The Chaperone is not quite a story about Louise Brooks, although she’s the device that makes the whole thing possible. So what is it?
It’s a fictionalized account of something that might have been, a journey that the now-legendary 1920s film actress might have taken to New York to audition for the famous Denishawn modern dance company in 1922. Brooks did join Denishawn that year. She was 15.
But young girls from Cherryvale, Kansas (transplanted to Wichita for the purpose of the story) did not spend summers in New York City on their own in 1922, no matter how mature and precocious they might be. And no matter how neglectful their fathers were and how determined their mothers might be to leave them to raise themselves. Sending Louise off alone just wouldn’t have been done.
Enter the fictional character of Cora Carlisle. A married woman willing to spend a summer in New York at the Brooks’ expense, chaperoning the Brooks’ incredibly willful daughter, all for the excuse to explore her own hidden past.
The title of the story is The Chaperone because it is Cora’s journey that we follow, not Louise’s. And what a journey it is.
When we first meet Cora, she seems like a staid, middle-class matron. A woman who has settled in to her boring and predictable little life, and who fears the modernity embodied by Louise (picture at right from Wikimedia Commons), who symbolized with her bobbed hair and very relaxed morals the flapper and the Jazz Age.
But Cora goes to New York to confront her past. She was one of the forced by lucky participants in a great social experiment of an earlier generation; Cora was one of the orphans who was sent West on the Orphan Trains. She intends to go to the orphanage that she came from, and search for her own records. She wants to know her roots. Her adoptive parents were good to her, but they are long dead. The past can’t touch them. But it might help her.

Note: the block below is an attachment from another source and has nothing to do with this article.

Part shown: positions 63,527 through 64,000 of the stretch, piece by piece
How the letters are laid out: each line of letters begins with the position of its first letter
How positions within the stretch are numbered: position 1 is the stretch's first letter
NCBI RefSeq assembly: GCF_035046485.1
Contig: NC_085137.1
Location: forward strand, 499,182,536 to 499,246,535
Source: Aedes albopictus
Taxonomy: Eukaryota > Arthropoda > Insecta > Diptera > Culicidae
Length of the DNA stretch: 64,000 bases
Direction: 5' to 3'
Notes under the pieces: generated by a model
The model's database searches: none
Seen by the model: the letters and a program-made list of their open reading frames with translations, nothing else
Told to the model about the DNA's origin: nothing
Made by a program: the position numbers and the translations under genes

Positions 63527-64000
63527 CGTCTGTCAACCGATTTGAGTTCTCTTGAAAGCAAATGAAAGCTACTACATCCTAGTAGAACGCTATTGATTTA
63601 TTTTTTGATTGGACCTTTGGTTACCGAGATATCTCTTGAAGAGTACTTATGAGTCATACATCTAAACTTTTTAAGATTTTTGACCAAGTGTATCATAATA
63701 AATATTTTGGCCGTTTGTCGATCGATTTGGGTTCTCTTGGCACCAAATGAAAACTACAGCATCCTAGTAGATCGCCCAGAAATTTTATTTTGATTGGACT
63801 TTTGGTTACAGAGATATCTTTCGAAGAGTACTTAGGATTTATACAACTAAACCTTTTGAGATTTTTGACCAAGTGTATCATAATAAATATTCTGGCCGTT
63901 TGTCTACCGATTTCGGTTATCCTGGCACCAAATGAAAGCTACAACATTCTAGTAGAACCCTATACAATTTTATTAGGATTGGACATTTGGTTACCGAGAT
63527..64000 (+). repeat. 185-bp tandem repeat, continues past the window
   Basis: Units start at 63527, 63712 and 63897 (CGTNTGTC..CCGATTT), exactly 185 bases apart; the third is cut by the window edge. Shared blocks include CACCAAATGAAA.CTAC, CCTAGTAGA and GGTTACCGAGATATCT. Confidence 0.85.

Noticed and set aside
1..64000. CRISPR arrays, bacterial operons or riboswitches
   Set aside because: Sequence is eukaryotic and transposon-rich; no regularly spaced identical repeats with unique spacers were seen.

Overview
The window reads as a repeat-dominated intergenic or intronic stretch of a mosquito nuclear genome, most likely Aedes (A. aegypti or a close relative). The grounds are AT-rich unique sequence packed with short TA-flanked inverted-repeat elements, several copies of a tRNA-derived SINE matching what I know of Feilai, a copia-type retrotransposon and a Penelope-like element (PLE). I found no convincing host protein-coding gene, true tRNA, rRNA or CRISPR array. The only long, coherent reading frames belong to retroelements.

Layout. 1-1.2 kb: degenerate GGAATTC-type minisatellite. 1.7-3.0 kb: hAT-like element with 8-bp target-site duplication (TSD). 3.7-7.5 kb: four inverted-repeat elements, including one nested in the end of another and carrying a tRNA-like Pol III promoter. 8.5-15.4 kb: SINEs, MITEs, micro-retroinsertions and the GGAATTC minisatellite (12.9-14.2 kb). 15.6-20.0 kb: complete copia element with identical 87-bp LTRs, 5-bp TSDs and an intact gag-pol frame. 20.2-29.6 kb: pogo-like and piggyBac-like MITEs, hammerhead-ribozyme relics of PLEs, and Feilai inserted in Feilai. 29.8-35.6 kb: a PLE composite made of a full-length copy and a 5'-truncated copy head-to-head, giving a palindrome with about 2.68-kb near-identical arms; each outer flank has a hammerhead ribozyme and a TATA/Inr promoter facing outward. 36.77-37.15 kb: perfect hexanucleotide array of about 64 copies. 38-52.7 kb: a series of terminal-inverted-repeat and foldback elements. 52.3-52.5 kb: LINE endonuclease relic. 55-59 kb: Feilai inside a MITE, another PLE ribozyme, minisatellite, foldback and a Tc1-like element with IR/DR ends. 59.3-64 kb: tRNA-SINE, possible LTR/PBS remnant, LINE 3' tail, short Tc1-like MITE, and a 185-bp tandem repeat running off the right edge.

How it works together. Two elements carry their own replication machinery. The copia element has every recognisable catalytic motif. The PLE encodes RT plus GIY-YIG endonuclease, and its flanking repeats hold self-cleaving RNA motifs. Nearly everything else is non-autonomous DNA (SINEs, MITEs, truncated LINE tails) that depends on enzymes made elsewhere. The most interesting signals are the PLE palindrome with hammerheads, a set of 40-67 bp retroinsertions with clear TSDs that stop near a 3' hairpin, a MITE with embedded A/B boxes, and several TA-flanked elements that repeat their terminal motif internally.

The future is what she finds. Louise may be taking dancing lessons, but it’s what she teaches Cora that matters. She opens up the world of the big city, and a window into the way that the world will be. As Louise’s chaperone, she goes to shows that she wouldn’t have seen, places she wouldn’t have visited. The world is bigger than Wichita. And what happens in New York, can stay in New York.
But Cora has a secret back home, too. Her marriage is not what it appears to be. Just as Louise’s privileged childhood is not what it appears to be. But living with Louise has taught Cora that if you maintain the appearance of things, what happens behind closed doors can be very different from the world sees.
Cora can have her private happiness if she is willing to reach outside of her moral corset and grab for it with both hands. Louise was never that lucky.
Escape Rating A-: Louise Brooks’ history is known, but Cora Carlisle’s fictional existence is woven so seamlessly into her biography that I had to check it again to make sure that she didn’t exist. The meld of fact and fiction was almost picture perfect.
At the beginning of the story, there’s a big dose of “why are we here?” going on in the reader’s head. Or at least this reader. Louise is not a sympathetic character. She is self-centered and self-absorbed to the point where it’s no wonder her mother wants to send her off with someone else for the summer. And Cora is, to use a word suited to the time, a prig. The hook was getting into Cora’s head about why she wants to go on this trip.
But there’s also a little mystery. Cora doesn’t ask her husband’s permission to go to New York; she tells him she’s going. That just wasn’t done in 1922. Either she’s very liberated, and her other interactions don’t bear that out, or there’s something unusual in her marriage, which turns out to be the case.
The 20s were a fascinating time, and Cora managed to be in the right place at the right time to see a lot of things that foreshadowed later historic events. She grows up a LOT during that summer, much more than Louise, which is what makes the story. Louise should be the one growing up, but Louise is already much older than she should be. Unfortunately so. Cora is the one who “gets a life” that summer.
Louise is the tragic figure. She’s already fallen, she just doesn’t know it yet. Cora, the older woman, is the larva who will break out of her cocoon and become a butterfly.
***Disclaimer: I was compensated for this BlogHer Book Club review but all opinions expressed are my own.
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